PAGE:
As CEO Salaries Rage, at $5.15 Stays the Minimum Wage
So much for the American dream.
Last week, while the Economic Policy Institute released a report finding that American CEOs earn 262 times that of an average worker, at the same time Congress voted against raising the minimum wage. The message from our government to the vast majority of American workers was loud and clear: the rich should get richer and everybody else should struggle.
The Institute reported that while the typical worker earns $42,000 a year, the average CEO pulls in a staggering $11 million. For just one day of work, the average CEO earns what the average worker is paid for a full year. This staggering gap in earnings is not an age-old disparity; in 1965, CEOs earned 24 times as much as the average worker, one-tenth the disparity of today. Adding insult to injury is that there is not even a discernible "trickle-down" effect to those far below CEOs on the salary totem pole: the chief executives of 11 of the largest companies were paid $865 million over the last two years even as they presided over a total loss of $640 billion in shareholder value.
Congress appears unperturbed by such mind-boggling CEO profits, perhaps since big business and government are best friends, if not disturbingly intertwined. For instance, in 2000, Treasury Secretary Paul O'Neill earned $56,400,000 as CEO of Alcoa, which happened to be the single worst American polluter during Paul O'Neill's tenure. During Dick Cheney's much publicized tenure as CEO of Halliburton, the company generated $30,000,000 in revenue from business deals with Iraq under Saddam Hussein.
While this tiny portion of our society continues to sit atop greater and greater amounts of wealth, Congress (more specifically, Senate Republicans) blocked a bill that would have raised the minimum wage for millions of struggling American employees. Since 1997, the minimum wage has been stuck at a measly $5.15 an hour, even though prices --- for housing, food, education, gasoline, etc. --- have risen dramatically. Relative to the cost of living, the federal minimum wage is as low as it has been in over 50 years. Since 1968, the percentage change in the real value of the U.S. federal minimum wage is -37.
As a result, despite the misconception that only the unemployed live in poverty, of the 37 million destitute people in America, many have jobs. Communities throughout this country, from the urban north to the rural south, suffer not just from high unemployment rates, but from the tribulations of thousands of people who work full time but still live below the poverty level.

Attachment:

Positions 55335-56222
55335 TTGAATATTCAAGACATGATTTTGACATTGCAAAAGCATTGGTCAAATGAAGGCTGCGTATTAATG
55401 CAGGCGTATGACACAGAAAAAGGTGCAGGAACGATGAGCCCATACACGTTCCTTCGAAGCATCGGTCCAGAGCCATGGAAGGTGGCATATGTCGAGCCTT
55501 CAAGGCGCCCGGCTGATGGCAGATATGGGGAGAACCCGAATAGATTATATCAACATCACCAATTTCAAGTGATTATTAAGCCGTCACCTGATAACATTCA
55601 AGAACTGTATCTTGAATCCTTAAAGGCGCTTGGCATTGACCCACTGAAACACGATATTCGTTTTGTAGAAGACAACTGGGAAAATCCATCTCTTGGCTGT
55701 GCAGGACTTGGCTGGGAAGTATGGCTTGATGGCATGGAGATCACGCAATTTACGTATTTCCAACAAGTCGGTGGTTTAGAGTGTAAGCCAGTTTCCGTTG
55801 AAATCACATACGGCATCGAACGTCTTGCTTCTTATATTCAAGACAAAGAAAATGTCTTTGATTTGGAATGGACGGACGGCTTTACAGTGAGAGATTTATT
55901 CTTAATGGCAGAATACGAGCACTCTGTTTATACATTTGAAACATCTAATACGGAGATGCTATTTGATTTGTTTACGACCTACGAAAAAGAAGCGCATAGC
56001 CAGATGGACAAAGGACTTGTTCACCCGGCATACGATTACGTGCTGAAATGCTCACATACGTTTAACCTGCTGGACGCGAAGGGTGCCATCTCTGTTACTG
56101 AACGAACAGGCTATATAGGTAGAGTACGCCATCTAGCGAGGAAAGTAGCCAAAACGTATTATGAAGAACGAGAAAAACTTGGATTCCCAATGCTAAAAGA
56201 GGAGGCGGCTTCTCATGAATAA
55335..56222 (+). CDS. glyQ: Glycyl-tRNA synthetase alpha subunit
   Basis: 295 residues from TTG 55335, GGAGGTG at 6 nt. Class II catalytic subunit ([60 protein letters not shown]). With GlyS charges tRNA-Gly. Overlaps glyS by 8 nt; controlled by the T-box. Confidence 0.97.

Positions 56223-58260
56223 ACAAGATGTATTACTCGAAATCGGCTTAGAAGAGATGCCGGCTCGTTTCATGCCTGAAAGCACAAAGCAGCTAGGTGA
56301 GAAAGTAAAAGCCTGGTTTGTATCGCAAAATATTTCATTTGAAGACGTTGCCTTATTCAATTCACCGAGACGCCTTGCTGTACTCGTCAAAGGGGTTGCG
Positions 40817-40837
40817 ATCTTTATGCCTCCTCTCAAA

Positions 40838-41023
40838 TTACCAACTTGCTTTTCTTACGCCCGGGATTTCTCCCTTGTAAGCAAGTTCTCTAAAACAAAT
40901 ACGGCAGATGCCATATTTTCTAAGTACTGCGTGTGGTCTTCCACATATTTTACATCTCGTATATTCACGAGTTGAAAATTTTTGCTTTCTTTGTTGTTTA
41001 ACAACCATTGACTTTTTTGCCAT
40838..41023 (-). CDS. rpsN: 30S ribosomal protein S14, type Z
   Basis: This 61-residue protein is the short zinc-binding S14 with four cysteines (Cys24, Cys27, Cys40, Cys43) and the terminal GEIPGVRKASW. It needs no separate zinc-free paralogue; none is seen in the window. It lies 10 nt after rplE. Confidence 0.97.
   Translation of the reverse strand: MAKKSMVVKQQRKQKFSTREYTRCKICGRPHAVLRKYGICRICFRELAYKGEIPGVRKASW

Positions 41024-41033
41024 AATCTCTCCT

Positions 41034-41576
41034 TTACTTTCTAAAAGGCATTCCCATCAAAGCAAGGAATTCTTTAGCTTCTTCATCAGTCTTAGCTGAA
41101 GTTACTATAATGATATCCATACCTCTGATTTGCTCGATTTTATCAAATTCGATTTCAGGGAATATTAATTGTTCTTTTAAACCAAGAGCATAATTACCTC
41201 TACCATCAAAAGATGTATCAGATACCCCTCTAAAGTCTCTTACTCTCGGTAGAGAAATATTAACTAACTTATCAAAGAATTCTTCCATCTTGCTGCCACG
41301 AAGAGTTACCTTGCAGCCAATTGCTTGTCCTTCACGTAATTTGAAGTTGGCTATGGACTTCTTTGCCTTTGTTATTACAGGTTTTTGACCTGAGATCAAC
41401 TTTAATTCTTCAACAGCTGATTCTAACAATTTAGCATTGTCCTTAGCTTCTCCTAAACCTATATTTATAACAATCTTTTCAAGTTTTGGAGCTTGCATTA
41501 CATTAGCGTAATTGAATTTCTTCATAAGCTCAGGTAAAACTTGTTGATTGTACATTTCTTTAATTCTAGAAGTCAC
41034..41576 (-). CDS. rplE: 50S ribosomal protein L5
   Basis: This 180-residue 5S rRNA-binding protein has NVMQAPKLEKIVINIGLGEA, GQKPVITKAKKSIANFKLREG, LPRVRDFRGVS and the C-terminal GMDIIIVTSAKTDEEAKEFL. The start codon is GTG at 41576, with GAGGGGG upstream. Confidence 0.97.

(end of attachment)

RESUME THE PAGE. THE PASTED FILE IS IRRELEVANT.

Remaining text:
Earning the stagnant minimum wage that Congress hypocritically refuses to raise, the average full-time minimum wage worker garners only $10,712 a year, which is a mere $900 more than the federal poverty level for one person, and $2,500 less than the poverty level for a couple. It is no wonder that, in 2000 (and no doubt today), there was not a single county in the United States in which a full-time minimum-wage earner could afford a one-bedroom apartment.
We need not scratch our heads to figure out why so many of my clients in the South Bronx, both the unemployed as well as those with jobs, are having such a difficult time making ends meet. When a minimum wage job cannot even keep someone out of poverty (particularly if that person is trying to support a child, parent, or spouse), something is terribly wrong. Those of my clients who make the perilous and ultimately destructive choice to sell drugs overwhelmingly do so to pay rent, feed and clothe their children, and assist sick relatives. The majority of them would make safer, better choices if there were jobs available that paid them wages that lifted them out of poverty, wages that were both personally and practically rewarding (but then there would be fewer people on the street selling drugs, thus fewer people to arrest, prosecute, defend, and imprison, and we would then not need as many police officers, prosecutors, defense lawyers, judges, prisons, and correction officers --- oh, the horror!).
So while CEOs' bank accounts are tearing at the seams, if not outright bursting, tens of millions of Americans live in poverty and/or live paycheck to paycheck struggling to pay for medicine, education, and rent. Yet, in the face of stark evidence of the widening chasm between haves and have-nots, our government refuses to raise the minimum wage, while happily raising its own pay, securing tax breaks for the rich, and attempting to eliminate the estate tax.
If that is what has become of the American dream, I hope this country soon wakes up.